The Power of a Post-Interview “Thank You” Note

Alyssa Perkins-Chatterton, Administrative Assistant, College Team

It may seem like a simple gesture, but it is one that will go a very long way in making you stand out for all the right reasons after an interview. Sending a thank-you note to an interviewer is something that many candidates forget to do. If you take the time to send a quick note, it ensures that you will stand out from the rest of the candidate pool. The other benefit to a post-interview thank-you note is that you get the opportunity to restate your interest in the position and show the takeaways you learned from the interview. You should not use the thank-you note to summarize your interview and the points you made, however, often times we leave an interview wishing we had highlighted a certain experience more than we did. In your thank-you note, you can highlight this experience and expand on it based on what it seemed the employer was looking for, keeping in mind that you should only bring this up in your thank-you if it is an important thing to know for the role you are interviewing for. It is important that the emphasis of the note is still on thanking the employer for their time and consideration. Making the effort to send a quick note also emphasizes your written communication skills to the employer. Besides your application materials, this will be one of the first times an employer can see how you would potentially be perceived when communicating with clients or customers in this role.

The thank-you note should not be an in depth recap of your interview but a brief note in which you sum up and highlight why you would be a good fit for the position. Be sure to follow-up in a timely manner, if possible, in the same day as your interview.

Your thank-you note will go much further than you may think, it could even be the deciding factor whether or not you, or the person sitting next to you, gets the job.

Here you can find Career Services tips for writing a post-interview thank-you note!


Exploring New Career Paths

It’s that time of the summer when many students are finishing up their summer experiences and thinking about next steps moving forward. Some of you will have had a great summer and confirmed that a particular career field is an excellent fit for you. Others will perhaps have gained valuable experience, but have come to the realization that looking at other career options in the future would make sense. Perhaps you discovered that you didn’t love the particular industry you interned in or maybe the industry was great but the job function was not the best fit. Either outcome is actually very helpful. Even if you have decided that you want to explore other fields moving forward, that is valuable information to have! For most people, career exploration is a very iterative process and what you like / dislike and the rewards you seek through your work will change throughout your life. This is only the beginning! As we approach the start  of the fall semester, consider taking some time now to be proactive about exploring careers, particularly if you have decided that a change in course might be helpful.

Here are three easy and free things you can do to learn more:

Read about it! Current Penn students can access the Vault Career Guides by logging in through the Online Subscriptions link on the Career Services web page. Vault provides a wealth of information on a wide variety of industries and employers, as well as helpful information on job search topics including interviewing or networking.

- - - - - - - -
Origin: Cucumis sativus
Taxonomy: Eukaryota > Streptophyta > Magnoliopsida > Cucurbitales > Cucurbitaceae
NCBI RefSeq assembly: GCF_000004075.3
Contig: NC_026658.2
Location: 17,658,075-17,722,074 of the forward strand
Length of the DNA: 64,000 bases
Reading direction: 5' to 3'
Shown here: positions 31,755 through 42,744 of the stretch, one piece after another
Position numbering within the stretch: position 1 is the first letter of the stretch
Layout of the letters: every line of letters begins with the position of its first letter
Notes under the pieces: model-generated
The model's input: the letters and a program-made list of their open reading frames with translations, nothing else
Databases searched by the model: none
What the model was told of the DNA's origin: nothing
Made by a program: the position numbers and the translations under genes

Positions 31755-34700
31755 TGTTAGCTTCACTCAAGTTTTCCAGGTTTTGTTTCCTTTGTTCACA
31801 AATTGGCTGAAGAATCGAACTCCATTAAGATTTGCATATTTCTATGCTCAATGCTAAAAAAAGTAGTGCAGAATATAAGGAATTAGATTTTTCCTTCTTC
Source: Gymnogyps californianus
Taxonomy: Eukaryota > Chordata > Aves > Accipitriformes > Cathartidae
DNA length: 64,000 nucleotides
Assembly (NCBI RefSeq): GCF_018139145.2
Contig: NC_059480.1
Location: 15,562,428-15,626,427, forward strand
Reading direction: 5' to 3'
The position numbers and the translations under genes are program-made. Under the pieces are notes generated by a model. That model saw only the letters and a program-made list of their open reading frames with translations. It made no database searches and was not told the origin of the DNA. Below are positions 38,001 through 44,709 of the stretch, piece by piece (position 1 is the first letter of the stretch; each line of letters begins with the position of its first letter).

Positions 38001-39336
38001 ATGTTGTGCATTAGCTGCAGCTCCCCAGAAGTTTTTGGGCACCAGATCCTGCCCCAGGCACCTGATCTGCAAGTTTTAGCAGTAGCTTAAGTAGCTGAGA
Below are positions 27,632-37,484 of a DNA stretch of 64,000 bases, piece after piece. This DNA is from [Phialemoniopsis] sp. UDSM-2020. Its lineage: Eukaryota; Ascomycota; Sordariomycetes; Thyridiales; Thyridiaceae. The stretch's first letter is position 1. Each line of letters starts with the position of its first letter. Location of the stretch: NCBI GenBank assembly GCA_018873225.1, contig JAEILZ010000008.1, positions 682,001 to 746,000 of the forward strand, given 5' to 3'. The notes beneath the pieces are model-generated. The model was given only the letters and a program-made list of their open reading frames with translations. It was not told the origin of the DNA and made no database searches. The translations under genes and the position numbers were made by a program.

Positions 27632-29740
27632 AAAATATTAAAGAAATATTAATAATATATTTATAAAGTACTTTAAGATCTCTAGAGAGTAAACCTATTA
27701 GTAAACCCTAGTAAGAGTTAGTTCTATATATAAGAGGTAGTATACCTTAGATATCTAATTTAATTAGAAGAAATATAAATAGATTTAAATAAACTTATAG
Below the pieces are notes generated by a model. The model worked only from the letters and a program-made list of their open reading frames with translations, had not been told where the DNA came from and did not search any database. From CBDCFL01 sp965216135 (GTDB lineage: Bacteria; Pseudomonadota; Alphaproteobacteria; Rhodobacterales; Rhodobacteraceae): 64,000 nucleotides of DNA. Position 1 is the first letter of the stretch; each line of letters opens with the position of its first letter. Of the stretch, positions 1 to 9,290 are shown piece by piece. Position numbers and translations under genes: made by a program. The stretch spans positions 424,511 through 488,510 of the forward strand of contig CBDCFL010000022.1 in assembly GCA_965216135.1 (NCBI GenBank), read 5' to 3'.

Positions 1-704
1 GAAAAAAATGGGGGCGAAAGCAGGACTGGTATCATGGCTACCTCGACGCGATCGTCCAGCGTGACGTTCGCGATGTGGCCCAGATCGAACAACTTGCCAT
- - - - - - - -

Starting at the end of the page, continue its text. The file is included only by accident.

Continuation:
Talk to People! Take advantage of the Penn network by arranging informational interviews with Penn alumni working in fields that intrigue you. The QuakerNet directory is a great place to research alumni, as is the “Find Alumni” tool under “My Network” in LinkedIn. If you are not quite sure how to request and conduct an informational interview, check out some tips on the Career Services networking page.

Explore Yourself with SIGI 3:  This is a comprehensive career exploration tool that prompts you to analyze your skills, interests, and values and matches the resulting profile to career options. You can access Sigi 3 by logging in with your PennKey and PennKey password via the online subscriptions link on the Career Services website.

Happy exploring!

How to Write a Cover Letter Recruiters Will Read

Tiffany J. Franklin M.S.Ed, Associate Director


Cover letters are one piece of the job search many job seekers would rather skip. In fact, some will only apply to positions that don’t require them. Omitting the cover letter is a mistake. After all, a cover letter is really a marketing piece that allows you to make a strong case (backed up by examples) for why this company should hire you. Why would you miss out on an opportunity to show a recruiter why you are qualified for a position?

As a former recruiter, I would sometimes receive well over 100 resumes for one job posting. When evaluating which ones to interview, the applications with cover letters stood out because it demonstrated that the candidate took extra time and went a step further than other applicants. Cover letters provided insights into how well the candidate could communicate, their attention to detail, and made a case for why I should hire them. The best cover letters were customized. I gained a clear sense of why the candidate wanted that particular job and company. It was apparent the applicant took the time to think about why they wanted that company and role. Conversely, it’s easy to tell when a candidate uses the same generic letter and applies to 50 jobs.

When writing cover letters, you want to show that everything you have done so far has lead you to this job. It’s up to you to craft a story and pull out all your transferrable skills you gained during your academic and internship journey. Your goal is to inspire confidence in the recruiter that you have the skills and motivation to do this job and you have researched the company culture.